Hank had seen much of No Quarter through the years, negotiated its shady areas and interacted with its inhabitants. It really was a different social ecosystem the further downtown one ventured. The closer one got to Hell in the south-east corner of the district, the rougher it got. At three to five am, no reasonable person would find themselves here unless stupid or desperate. When Pious McNally had built the hostel as part of a large network of retail spaces, it had been the hope that travelling tourists would inspire the city to invest in No Quarter. What actually occurred was a spike in robbery and other violent crime.
Hank paused at the doorway snuffing out a cigarette and loosened the grip on his sidearm. A decayed sign indicating the accommodations rested inert on the door. Ten dollars a night for a bunk and shared bathroom with god know’s who else.
Very unlikely. He thought.
Even on her best day, Sadie had an aversion to public bathrooms. Given her phobias, the likelihood of her sharing a bathroom here was doubtful and sleeping would be out of the question. Still, it was worth a look. He had seen what fear can do to somebody’s normal, everyday behaviors. Often, the pieces of their former self were shattered into tiny bits and left to be swept about in a breeze. If Sadie had come here it was also likely somebody would remember her or her eccentricities at the very least. No Quarter’s natives had a way of remembering the passerby who realized too late that the hostel was maybe not worth saving a few dollars in the budget.
Hank pushed open the door and stepped in. He heard loud chatter and the desk clerk admonish some poor addict. “I said no needles here!” Well this was a piss poor idea. He turned and made his way to the woman careful not to step on anything that might pierce his sneakers. He took out a photograph of Sadie and held it in front of the clerk’s spectacled eyes. Her rosy cheeks and round waist made her seem odd amongst the emaciated, drug-addled occupants that laid curled up and facing the wall on their bunks.
“You seen this girl in the last few days?”
The woman squinted. No doubt she was blind as a bat and the glasses virtually useless. “Can’t say I have.”
“She’d have maybe been here the night before last or yesterday evening.” Hank said.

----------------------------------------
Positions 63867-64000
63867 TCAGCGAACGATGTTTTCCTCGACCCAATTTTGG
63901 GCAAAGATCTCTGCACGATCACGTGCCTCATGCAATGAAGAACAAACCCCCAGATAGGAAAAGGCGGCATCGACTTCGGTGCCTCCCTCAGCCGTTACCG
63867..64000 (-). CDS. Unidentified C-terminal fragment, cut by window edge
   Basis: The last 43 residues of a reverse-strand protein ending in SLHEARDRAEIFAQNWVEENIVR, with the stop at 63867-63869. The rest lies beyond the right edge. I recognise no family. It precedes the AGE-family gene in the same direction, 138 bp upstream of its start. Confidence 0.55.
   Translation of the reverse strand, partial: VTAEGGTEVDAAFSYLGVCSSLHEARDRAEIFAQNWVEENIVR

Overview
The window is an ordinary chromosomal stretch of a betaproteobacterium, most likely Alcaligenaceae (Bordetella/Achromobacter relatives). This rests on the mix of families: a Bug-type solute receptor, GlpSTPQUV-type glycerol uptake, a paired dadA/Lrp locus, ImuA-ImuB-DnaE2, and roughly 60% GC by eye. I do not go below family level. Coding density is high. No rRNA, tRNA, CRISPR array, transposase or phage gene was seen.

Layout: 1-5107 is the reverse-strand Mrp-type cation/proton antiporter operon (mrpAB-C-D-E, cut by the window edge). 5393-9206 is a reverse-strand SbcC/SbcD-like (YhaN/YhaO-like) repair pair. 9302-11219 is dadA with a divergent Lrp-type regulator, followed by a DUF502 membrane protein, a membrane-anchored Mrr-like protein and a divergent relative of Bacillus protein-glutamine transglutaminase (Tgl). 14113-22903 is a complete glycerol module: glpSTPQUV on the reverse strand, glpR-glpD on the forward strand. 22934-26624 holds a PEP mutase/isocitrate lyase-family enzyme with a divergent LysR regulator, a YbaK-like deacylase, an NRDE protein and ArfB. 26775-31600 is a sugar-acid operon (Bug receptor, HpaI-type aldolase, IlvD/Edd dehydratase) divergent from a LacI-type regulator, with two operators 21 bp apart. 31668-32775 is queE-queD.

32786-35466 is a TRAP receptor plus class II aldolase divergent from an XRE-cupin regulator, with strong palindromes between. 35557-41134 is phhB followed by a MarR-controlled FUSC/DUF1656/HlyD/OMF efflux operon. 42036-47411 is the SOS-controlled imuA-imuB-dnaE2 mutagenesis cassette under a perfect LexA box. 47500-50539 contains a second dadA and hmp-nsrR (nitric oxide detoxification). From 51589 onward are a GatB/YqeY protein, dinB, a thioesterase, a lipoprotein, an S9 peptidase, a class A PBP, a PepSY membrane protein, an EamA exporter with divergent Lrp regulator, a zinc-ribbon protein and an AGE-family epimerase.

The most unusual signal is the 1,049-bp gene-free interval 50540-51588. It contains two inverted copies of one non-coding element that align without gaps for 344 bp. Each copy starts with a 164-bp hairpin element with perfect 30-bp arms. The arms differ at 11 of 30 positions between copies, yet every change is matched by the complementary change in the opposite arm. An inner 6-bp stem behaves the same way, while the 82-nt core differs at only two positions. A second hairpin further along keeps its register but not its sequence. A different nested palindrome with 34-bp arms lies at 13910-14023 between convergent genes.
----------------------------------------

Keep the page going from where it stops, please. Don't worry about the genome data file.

“Alone?” The clerk stepped from behind the desk and crossed to Hank, her eyes focused on the photograph.
“It’s likely, yes.”
The woman picked up a clipboard and squinted some more. A heavy thumping and somebody yelling could be heard somewhere in the back. Hank stared at the kitchen, expecting someone to burst out with knives at any second.
“One moment.” The clerk said.
Turning around, the woman strode into the kitchen. “What is all this goddamn ruckus!” The violence in her outburst startled Hank, his body tensed ready to run.
“Sorry about that.” She said nonchalantly as she reentered the room. “Can’t let them walk all over you or that’s all they’ll do.” She folded a small switchblade and placed it on the desk. Hank closed his eyes and for a moment entertained the possibility of asking her where she was the night after last. In a low voice, he asked: “She didn’t stay here then?”
“Depends. You got a name?” The clerk said quickly. “We get a lot of one nighters and weekend guests.”
Guests? The woman made it sound like a resort.
“She probably would have skipped the spa and gym and just found a place to sleep.” Hank said drily.
“You are unbecoming sir.” The clerk responded.
“Sadie Fuller.”
The woman bent down until she was nearly touching the paper in front of her. Her eyes narrowed into slits. “No. Nothing under that name.”
Hank heard but his mind was elsewhere. It was likely that Sadie wouldn’t use her real name. She may have even put on one of Freya’s wigs as disguise.
“She would have been wearing gloves.”
“Yes, gloves.”
“What sort of gloves? It ain’t snowed here ever.”
“Not the snow kind or the boxing kind. Just gloves. To cover her hands, she doesn’t like germs.”
The clerk frowned. “Well, I don’t know. We see so many…”
Hank stood throughout her whole performance resisting the urge to grab the ledger out of her hand. “She wouldn’t have ordered room service or a movie. Probably just stuck to herself.”
It was the wrong thing to say. The clerk looked up sharply and slammed the clipboard onto the desk. She quickly stood and went to the door.
“I think I’ve answered your questions.”
Hank stepped out and zipped up his jacket. “I won’t be giving this place a four star review.” He muttered.

“I should think not.” She relied curtly.